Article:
Director Yacouba Bonde filmed the mask performances of the Bwa people in the village of Boni, in central Burkina Faso, including plank masks, hawks, lepers, dwarfs, serpents, and other spiritual beings. The masks performances recreate the characters of the spiritual beings they represent. Called “The Bwa Masks of Boni”, www.customflix.com features this and other interesting works filmed in Burkina Faso.

Love the art in yourself not yourself in the art
                                              Konstantin Stanislavsky

Other filmmakers are capturing African pottery techniques for viewing. Christopher D. Roy, Professor of Art History at the University of Iowa, explains each step in the preparation of the fresh clay and firing of the completed pots, including the concave mold, convex mold, direct pull, coiling, and hammer and anvil techniques. Professor Roy explains who the potters are, where they live, and how they market their work. Potters are from the Asante people of Ghana and the Mossi, Bwa, and Jelli peoples of Burkina Faso. Also available for viewing at www.customflix.com.

Art is much less important than life,
But what a poor life without it.

                                      Robert Motherwell

The list of agricultural goods produced by Burkina Faso begins with cotton, followed by peanuts, shea nuts, sesame, sorghum, millet, corn, rice and livestock. At the top of the industries list is cotton lint, then beverages, agricultural processing, soap, cigarettes, textiles, and gold. Judging by the many colors and patterns seen in the cottons worn by the charming ladies at left, it would seem that the art of dying and textile printing is a vibrant one in Burkina Faso as well.

“Art enables us to find ourselves and lose ourselves at the same time.”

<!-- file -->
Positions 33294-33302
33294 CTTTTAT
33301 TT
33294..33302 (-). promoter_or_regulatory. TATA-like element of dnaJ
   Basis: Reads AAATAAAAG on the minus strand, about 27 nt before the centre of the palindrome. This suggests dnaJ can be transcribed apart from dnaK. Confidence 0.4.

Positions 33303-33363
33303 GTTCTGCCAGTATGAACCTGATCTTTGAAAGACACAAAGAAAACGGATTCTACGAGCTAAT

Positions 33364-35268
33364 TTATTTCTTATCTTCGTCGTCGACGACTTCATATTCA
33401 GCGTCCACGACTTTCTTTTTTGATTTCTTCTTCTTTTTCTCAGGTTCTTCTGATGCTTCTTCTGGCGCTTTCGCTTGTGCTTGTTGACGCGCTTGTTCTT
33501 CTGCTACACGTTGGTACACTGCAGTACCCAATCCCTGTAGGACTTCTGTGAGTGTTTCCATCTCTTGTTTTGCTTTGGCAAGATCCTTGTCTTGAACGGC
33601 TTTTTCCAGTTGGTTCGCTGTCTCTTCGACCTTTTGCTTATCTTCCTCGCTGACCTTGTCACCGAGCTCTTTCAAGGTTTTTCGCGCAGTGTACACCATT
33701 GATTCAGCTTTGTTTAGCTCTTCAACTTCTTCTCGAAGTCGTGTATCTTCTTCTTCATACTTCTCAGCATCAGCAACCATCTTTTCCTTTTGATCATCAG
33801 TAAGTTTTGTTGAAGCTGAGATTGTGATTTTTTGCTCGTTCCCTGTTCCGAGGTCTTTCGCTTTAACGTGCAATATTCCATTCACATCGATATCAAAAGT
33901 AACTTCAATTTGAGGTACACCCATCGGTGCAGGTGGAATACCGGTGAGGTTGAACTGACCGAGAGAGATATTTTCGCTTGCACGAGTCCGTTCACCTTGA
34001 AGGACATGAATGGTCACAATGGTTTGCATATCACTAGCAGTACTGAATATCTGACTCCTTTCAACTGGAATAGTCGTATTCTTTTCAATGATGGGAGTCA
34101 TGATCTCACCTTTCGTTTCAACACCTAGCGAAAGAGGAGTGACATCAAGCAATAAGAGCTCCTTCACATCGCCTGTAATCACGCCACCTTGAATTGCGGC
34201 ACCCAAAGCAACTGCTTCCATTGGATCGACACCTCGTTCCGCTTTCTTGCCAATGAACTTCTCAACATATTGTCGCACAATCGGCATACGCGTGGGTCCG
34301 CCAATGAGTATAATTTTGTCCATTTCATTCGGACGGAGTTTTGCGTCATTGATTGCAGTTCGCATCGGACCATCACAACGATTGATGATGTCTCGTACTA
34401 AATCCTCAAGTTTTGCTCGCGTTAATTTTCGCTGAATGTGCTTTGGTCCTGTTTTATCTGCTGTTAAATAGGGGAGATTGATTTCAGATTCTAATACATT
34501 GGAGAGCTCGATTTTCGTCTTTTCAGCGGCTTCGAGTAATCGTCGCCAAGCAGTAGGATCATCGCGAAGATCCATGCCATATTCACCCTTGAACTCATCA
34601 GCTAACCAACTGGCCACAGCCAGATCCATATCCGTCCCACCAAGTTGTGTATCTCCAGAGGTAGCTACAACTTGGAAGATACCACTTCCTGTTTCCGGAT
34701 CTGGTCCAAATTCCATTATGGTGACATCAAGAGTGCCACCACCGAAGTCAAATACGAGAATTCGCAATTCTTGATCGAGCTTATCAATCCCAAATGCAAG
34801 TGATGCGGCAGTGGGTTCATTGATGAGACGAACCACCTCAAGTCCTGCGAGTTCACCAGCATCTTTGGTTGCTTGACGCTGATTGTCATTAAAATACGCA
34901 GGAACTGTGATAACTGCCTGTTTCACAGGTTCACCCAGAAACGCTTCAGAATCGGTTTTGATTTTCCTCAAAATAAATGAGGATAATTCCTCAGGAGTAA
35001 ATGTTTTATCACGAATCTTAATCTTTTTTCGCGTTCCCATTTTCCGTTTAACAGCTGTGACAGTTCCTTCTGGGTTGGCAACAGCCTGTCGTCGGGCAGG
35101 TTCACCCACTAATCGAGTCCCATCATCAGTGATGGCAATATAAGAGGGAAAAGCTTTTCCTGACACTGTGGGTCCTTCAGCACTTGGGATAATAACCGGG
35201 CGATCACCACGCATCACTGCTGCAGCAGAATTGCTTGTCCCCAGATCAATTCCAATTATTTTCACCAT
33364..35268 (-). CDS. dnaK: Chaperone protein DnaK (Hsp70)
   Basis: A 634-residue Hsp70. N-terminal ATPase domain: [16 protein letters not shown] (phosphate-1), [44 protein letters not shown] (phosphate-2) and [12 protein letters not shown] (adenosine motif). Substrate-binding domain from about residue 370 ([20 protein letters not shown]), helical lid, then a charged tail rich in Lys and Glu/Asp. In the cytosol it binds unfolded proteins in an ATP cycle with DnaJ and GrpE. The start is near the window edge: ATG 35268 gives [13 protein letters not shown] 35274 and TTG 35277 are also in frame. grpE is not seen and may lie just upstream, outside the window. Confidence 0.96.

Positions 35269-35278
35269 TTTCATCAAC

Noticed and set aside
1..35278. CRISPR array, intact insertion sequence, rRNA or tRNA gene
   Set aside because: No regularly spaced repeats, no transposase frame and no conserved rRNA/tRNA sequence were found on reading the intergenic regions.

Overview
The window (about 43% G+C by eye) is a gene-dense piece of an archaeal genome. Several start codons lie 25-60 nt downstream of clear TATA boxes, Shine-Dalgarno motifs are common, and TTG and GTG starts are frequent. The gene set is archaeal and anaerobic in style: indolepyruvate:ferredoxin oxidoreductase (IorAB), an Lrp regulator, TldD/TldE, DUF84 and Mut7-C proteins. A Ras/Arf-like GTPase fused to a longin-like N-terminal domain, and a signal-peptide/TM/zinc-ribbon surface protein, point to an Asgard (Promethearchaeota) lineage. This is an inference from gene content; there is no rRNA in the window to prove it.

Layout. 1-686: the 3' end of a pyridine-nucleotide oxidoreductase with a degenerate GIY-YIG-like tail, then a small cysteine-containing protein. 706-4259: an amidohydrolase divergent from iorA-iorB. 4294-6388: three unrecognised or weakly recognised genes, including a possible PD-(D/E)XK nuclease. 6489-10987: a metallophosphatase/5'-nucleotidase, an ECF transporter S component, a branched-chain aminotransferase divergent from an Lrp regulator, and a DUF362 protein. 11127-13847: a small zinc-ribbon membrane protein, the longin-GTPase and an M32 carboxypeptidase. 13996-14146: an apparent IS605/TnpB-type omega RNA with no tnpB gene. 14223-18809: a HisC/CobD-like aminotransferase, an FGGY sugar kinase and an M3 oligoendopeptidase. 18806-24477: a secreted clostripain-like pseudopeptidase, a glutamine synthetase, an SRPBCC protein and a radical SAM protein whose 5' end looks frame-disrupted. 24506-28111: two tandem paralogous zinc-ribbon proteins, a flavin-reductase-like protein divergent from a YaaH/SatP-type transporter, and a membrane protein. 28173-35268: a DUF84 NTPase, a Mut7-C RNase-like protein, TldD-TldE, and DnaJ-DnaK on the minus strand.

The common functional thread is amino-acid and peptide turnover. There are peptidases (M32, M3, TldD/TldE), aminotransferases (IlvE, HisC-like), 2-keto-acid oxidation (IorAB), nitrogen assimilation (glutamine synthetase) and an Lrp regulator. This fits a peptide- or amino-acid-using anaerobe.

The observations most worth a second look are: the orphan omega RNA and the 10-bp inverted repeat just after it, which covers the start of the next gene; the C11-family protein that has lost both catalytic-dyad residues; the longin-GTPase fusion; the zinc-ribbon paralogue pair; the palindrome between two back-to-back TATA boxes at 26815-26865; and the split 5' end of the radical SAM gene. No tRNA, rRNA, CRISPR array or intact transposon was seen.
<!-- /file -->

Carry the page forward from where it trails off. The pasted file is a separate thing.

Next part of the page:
Thomas Merton


*   *   *

Our collector for Burkina Faso was Ruth Estabrook who is working with the Peace Corps in Ougadougou. Ruth kindly offered to collect soil from Niger, the neighboring country as well. She writes: “The Embassy here in Burkina Faso just gave me the letter you sent about looking for someone to collect soil from Burkina Faso. I am happy to do it for you (I teach art at the International School of Ouagadougou). I have filled out the volunteer form . . . I will be traveling to Niger from October 6-9 and can collect soil for you there as well . . . I admire your project deeply. The photos from Burkina Faso show an 8-year-old girl named Olivia getting the soil, as well as three girls, Imane, Olivia, and Eve.”

We gratefully thank Ruth, Olivia, Imane, the other Olivia, and Eve for participating in our project, particularly as Ruth’s mother had a health emergency during the process.

“Art is not a thing; it is a way”
Elbert Hubbard

The conceptual art project called Common Ground 191 is all about the “way” more than the “thing”. For the first time in art history, Gary Simpson is gathering up the soil (and its stories) of the member countries of the United Nations to bring them together in one place for the final 50’x 50’ fresco that will symbolize the way in which humans on earth are one: we all exist upon the soil of our great Mother Earth, regardless of the country name we give our little plot of land.

The wheel in the well at the beginning of the journal entry looks like a peace sign. The word for peace in Burkina Faso is lafi .

A rendering of the final fresco.

Top | Back



All images and text © Copyright 2018 Common Ground 191 - All rights reserved